Editorial: Virginia’s climate progress

·3 min read

In one of the final decisions in its recently completed term, the U.S. Supreme Court dealt a crippling blow to the Environmental Protection Agency’s ability to regulate the greenhouse gases that drive global warming.

Virginia is fortunate that state statutes continue to advance the cause of a cleaner, more sustainable environment, but that progress is under threat. While Congress must act in light of the court’s ruling, holding the line in Richmond is vital to protect Hampton Roads and other communities increasingly vulnerable to climate change.

In a 6-3 decision issued June 30, the Supreme Court concluded that the EPA overstepped its authority in regulating emissions from power plants under the Clean Air Act. At specific issue was the Clean Power Plan, issued by President Barack Obama and formalized in 2015, that established limits for plant emissions to help the United States meet its commitments under the Paris climate accord.

The court concluded that the sweeping regulations imposed by the Clean Power Plan exceeded the authority of the executive branch, which oversees the EPA. The majority ruled that without explicit congressional authority, the agency acted outside its scope of authority.

The implications of that decision are enormous. Not only does it hamstring the ability of the EPA to reduce the harmful pollutants that drive climate change, it calls into question a host of federal actions, since agencies routinely interpret laws to determine their rule-making authority.

There is, of course, an obvious antidote to the court’s poison pill: Congress can specifically grant the EPA authority to regulate greenhouse emissions, thereby allowing the agency to reduce pollutants and protect the environment. Political polarization and institutional dysfunction make that unlikely, but it is essentially what the court wants: for legislators to legislate.

Federal action on greenhouse gases is critical for a number of reasons, but primarily because emissions do not respect state boundaries. Pollution in Tennessee affects Virginia, for example, so Washington has a central role to play in establishing and enforcing a national regulatory framework.

But the court’s ruling also puts the onus on state legislatures to act — and Virginia has done so.

In 2020, the General Assembly passed the Virginia Clean Economy Act, which sets the commonwealth on pace to eliminate carbon emissions by 2050. With the support of the two largest electric utilities, Dominion Energy and Appalachian Power Company, the law will move Virginia to renewable and nuclear energy in less than 30 years.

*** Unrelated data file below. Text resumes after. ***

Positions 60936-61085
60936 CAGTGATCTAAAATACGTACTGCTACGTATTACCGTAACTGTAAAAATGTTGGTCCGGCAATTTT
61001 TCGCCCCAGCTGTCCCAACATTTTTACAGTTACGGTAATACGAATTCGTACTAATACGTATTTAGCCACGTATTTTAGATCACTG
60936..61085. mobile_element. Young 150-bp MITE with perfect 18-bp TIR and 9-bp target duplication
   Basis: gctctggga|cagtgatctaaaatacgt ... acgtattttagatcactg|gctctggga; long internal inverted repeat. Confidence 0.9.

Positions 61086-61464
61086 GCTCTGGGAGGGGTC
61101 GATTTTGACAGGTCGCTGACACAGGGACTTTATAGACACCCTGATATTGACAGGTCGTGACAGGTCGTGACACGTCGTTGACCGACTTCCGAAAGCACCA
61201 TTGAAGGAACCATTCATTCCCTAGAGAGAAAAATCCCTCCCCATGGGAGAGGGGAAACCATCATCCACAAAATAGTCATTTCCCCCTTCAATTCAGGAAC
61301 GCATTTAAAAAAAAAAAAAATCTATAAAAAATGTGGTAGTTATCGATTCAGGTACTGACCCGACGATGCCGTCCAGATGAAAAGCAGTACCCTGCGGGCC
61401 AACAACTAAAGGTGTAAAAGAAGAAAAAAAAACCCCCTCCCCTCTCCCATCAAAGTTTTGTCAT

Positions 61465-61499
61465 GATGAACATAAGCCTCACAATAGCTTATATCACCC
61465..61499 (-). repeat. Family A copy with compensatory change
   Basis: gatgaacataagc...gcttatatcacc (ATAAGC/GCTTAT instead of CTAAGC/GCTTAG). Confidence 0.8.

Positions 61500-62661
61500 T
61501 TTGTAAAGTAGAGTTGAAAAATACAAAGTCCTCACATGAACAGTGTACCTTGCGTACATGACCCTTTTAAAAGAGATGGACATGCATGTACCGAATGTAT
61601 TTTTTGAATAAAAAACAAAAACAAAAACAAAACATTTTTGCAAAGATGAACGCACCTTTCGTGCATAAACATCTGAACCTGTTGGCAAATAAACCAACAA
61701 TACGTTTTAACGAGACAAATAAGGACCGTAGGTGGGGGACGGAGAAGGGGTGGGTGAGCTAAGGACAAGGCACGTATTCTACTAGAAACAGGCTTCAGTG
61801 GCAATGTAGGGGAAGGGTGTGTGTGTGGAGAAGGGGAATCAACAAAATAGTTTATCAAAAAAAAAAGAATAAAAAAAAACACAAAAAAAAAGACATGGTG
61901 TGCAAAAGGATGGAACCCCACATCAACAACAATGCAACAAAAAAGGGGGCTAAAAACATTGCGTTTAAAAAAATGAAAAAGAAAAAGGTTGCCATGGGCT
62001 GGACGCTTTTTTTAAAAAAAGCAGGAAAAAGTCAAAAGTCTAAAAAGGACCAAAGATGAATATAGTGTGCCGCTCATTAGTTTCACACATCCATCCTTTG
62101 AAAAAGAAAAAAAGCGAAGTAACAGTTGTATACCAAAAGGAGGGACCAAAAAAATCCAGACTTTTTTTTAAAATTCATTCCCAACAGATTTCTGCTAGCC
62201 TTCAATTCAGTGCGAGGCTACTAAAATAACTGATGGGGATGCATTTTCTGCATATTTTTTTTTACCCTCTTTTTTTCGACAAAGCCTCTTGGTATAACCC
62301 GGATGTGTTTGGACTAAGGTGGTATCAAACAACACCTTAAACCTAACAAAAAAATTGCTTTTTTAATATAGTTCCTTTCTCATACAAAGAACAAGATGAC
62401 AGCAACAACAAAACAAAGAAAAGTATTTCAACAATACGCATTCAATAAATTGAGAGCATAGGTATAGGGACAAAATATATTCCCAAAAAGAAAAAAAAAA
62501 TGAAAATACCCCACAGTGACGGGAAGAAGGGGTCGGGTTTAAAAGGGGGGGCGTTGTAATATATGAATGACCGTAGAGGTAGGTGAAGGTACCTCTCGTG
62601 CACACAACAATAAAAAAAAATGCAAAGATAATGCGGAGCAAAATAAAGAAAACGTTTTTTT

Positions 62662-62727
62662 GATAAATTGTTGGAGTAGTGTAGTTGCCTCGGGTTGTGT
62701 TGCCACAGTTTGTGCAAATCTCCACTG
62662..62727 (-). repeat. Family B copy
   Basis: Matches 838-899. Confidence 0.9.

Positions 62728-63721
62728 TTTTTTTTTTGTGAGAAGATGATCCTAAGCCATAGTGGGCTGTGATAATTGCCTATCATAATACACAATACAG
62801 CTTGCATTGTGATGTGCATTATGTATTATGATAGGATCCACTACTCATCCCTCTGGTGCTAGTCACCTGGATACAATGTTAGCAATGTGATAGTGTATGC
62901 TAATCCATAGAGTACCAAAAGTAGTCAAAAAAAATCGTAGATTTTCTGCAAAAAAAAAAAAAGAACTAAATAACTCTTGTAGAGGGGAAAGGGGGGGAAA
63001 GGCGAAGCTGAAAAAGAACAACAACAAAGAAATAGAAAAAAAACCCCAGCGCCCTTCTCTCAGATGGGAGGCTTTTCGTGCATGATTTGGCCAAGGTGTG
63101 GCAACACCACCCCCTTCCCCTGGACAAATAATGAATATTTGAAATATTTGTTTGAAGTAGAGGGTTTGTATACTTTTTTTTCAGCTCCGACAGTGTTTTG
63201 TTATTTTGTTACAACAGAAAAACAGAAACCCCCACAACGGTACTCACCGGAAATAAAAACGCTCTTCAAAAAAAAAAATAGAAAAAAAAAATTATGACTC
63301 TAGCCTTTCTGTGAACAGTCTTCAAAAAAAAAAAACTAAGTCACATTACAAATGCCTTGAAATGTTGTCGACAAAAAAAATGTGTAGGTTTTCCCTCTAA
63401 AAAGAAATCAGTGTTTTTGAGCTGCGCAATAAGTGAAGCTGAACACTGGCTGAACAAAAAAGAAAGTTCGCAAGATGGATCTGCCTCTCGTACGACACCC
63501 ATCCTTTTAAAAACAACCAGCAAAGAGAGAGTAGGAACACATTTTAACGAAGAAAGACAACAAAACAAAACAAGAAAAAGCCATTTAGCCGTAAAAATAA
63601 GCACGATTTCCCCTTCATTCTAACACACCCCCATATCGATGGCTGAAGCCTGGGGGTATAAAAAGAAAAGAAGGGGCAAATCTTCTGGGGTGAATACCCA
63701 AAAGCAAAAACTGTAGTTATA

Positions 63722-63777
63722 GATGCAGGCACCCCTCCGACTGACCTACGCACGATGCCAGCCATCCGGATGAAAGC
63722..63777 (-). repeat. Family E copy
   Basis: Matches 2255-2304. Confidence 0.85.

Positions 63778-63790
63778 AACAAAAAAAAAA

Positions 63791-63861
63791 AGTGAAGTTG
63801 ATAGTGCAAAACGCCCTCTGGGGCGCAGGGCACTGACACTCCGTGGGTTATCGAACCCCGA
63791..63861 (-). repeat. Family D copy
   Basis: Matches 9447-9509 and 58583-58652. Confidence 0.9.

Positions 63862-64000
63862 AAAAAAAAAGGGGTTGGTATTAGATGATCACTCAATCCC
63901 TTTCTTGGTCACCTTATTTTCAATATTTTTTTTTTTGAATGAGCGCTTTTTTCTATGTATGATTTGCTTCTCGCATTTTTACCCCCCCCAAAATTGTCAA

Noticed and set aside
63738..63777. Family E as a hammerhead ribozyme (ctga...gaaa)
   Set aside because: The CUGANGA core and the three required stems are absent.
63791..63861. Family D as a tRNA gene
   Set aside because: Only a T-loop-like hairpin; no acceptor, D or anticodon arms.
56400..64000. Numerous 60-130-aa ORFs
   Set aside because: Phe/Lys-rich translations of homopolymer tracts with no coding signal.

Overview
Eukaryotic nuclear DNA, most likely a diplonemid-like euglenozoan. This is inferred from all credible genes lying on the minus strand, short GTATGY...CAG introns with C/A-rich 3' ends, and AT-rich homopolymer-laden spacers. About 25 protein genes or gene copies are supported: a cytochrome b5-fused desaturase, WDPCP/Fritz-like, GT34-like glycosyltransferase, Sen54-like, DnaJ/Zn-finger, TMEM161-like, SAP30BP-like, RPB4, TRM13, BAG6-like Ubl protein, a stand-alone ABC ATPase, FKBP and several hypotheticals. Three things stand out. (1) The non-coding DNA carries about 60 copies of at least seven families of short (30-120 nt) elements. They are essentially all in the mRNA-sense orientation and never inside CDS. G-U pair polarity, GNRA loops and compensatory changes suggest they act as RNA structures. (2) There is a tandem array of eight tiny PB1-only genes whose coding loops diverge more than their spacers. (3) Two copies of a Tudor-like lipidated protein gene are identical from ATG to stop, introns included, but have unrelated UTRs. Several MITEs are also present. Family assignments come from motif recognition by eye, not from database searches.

The legislature also passed the Clean Energy and Community Flood Preparedness Act in 2020, a law with substantial benefits to Hampton Roads. It authorized Virginia’s participation in the Regional Greenhouse Gas Initiative, a market-based carbon trading program that encourages utilities to transition toward renewable power.

The 11 RGGI states divide revenue from the sale of carbon credits and the commonwealth’s participation has netted $378 million so far. Virginia’s share is split between the Community Flood Preparedness Fund, which pays for resilience and flood protection, and low-income energy efficiency programs administered by the Department of Housing and Community Development.

The Youngkin administration and its partners in the legislature want to undo that work, proposing to withdraw Virginia from RGGI and reverse the important progress made in recent years.

Hampton Roads is expected to see at least 1 foot of sea-level rise by 2050, though the reality could be worse. Coupled with land subsidence, the threat to homes, businesses, military installations and critical infrastructure is real and imperils the future of the region.

Ideally, the world would be united in its efforts to curb harmful emissions to avoid a climate catastrophe. The United States should be a leader in this battle and can be if Congress finds the will to act by giving the EPA authority to impose effective regulations.

At the very least, however, Virginia must protect its laws and programs that put the commonwealth on the path to a cleaner, more sustainable future. The future of this region and communities throughout Virginia depend on it.